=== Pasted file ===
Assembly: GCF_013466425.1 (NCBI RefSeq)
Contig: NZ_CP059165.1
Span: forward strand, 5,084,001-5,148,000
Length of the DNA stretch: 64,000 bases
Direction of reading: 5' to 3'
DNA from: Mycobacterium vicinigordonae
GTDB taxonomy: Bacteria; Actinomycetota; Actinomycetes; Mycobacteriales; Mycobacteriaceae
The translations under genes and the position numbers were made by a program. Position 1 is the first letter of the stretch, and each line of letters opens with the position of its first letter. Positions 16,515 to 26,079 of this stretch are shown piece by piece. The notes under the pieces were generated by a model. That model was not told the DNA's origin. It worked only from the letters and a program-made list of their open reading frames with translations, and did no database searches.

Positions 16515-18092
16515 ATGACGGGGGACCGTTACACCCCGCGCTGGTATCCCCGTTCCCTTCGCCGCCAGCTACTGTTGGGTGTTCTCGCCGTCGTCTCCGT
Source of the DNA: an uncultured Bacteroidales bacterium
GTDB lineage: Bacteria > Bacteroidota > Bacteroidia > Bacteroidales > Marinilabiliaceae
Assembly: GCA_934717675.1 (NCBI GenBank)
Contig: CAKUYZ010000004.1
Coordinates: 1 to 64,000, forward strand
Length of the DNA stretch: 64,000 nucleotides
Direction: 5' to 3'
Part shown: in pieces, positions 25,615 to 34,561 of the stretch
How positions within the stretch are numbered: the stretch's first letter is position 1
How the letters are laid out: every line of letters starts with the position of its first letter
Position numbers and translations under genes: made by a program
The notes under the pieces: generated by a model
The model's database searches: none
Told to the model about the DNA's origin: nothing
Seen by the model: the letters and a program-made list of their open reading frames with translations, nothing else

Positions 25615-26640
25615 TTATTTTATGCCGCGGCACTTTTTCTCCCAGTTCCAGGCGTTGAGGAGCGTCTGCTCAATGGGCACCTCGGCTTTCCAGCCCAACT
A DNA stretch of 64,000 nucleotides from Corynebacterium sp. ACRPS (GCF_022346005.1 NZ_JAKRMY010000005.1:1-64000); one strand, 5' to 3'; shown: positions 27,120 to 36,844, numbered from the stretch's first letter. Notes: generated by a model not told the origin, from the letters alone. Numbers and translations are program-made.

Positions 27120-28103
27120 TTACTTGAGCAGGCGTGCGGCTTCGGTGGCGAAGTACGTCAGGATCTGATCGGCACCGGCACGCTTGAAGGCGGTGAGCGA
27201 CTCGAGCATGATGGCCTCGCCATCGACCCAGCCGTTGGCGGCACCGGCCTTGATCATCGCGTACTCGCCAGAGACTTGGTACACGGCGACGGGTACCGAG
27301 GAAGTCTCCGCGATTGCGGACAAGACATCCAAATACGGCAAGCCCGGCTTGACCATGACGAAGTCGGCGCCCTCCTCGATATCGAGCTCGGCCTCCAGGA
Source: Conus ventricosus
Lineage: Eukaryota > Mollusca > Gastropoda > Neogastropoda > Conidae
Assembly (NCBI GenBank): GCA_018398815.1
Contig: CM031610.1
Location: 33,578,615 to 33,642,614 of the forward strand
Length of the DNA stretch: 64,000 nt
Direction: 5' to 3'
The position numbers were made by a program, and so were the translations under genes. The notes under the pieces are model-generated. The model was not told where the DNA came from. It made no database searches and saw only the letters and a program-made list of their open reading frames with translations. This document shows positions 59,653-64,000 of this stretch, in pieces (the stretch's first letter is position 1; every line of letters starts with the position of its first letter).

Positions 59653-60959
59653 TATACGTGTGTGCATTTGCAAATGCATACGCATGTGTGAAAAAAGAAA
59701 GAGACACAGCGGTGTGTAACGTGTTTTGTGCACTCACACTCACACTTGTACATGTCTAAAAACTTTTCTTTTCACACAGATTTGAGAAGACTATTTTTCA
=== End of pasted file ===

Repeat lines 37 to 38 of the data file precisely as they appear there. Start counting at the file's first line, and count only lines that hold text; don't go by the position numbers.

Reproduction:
Location: 33,578,615 to 33,642,614 of the forward strand
Length of the DNA stretch: 64,000 nt